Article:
Although many universities throughout the US have made sincere efforts to incorporate first-gen, low-income and underserved minority students in STEM, the attrition rates of these populations remain high. Adrianna Kezar and Elizabeth Holcombe suggest that the solution does not so much lie in faculty-specific interventions, but an integrated approach across faculties and administrative units. A holistic approach, argue Kezar and Holcombe, can address the scattered systemic inequities that hinder these students’ success more directly than discipline-specific measures that cannot take social contexts into account. The authors conclude that if student success remains siloed, “students who seek support from one unit or another end up getting only some of their needs met.” Inside Higher Ed (International)

Alberta College of Art + Design now known as Alberta University of the Arts

The Alberta College of Art + Design has changed its name to the Alberta University of the Arts, reports CBC. Daniel Doz, President and CEO of AUArts, told CBC that the name change reflects the institution’s efforts to make itself more stable and sustainable. “Let's face it, in Canada, in the post-secondary landscape, there's a lot of territoriality,” Doz said. “So if you're coming from a college, you might be perceived as not as good. I would argue this is nonsense but it's often used.” CBC adds that AUArts earned its university designation in 2018. CBC | AUArts (AB)

SFU launches innovation hub for digital senior care

Simon Fraser University has a launched a national innovation hub in partnership with the AGE-WELL Network of Centres of Excellence (NCE) and Canada’s technology and aging network. An SFU release reports that the AGE-WELL National Innovation Hub: Digital Health Circle will support current and future digital health solutions for senior care. “Our aim is to leverage the extensive resources already established in BC to spur the development of technologies and services in the digital health sector,” says Andrew Sixsmith, Scientific Co-director of AGE-WELL and an SFU gerontology professor. The release adds that the hub will also prioritize interdisciplinary approaches while connecting community and industry stakeholders with the university. SFU (BC)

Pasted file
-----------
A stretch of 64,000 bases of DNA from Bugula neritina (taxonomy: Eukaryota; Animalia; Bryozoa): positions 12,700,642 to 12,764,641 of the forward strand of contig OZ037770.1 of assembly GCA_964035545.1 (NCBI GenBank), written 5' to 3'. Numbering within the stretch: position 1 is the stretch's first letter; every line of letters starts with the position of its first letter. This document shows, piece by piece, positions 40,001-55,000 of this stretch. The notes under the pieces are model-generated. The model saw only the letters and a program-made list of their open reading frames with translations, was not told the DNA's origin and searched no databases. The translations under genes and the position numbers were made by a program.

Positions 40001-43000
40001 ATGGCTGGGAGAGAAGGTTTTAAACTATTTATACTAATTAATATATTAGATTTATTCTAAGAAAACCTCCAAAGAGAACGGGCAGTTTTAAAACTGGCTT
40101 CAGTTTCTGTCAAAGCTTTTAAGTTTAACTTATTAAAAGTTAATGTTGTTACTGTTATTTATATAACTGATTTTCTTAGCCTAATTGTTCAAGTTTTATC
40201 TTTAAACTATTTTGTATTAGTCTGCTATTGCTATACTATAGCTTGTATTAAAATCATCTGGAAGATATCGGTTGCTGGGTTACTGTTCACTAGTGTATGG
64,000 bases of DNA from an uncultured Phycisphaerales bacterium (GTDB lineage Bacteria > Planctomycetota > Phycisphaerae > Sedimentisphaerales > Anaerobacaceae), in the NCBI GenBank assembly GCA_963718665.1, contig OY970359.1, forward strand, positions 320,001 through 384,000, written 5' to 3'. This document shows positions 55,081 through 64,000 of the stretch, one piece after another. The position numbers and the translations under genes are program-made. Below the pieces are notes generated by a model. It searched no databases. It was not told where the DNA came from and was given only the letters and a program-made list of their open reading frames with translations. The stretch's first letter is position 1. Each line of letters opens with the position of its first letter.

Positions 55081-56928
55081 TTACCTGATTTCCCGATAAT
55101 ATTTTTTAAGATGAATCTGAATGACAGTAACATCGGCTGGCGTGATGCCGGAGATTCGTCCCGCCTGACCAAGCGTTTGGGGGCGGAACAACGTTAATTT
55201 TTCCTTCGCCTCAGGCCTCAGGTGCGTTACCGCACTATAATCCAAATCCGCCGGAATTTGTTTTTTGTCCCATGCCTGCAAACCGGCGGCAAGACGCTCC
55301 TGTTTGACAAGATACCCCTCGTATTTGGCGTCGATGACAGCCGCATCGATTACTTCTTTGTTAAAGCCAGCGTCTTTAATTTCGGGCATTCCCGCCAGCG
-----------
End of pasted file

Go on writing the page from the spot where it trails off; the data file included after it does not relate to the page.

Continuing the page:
Employers Want 'Uniquely Human Skills': Survey

While employers are continually seeking candidates with so-called “human skills”—such as critical thinking, the ability to listen, and interpersonal abilities—neither workplaces nor post-secondary programs offer extensive training in these areas, finds Dian Schaffhauser. Meanwhile, a recent survey of 1,500 students and recent graduates out of the US has found that one-in-three respondents feel their education has not adequately prepared them for the workforce. “These results show that we must not underestimate the power of the people factor in the workforce. Technology and automation will continue to change and replace jobs, but there are skills that cannot be automated, such as the ability to think critically or problem solve,” said Michael Hansen, CEO of CENGAGE. Campus Technology (International)

UBC fraternities implement mandatory workshops on sexual consent

CBC has learned that fraternity members at the University of British Columbia are now required to attend annual workshops on sexual consent. Last October, Executive Council members attended training sessions that included topics such as Consent 101, bystander intervention and healthy masculinity. Following those sessions, the members decided to make the training mandatory. “It’s shocking that something like this wasn't put in place before,” said IFC President Jamie Gill. “When people aren't educated on such a topic, a lot of problems can arise and as a first step, education is necessary.” CBC (BC)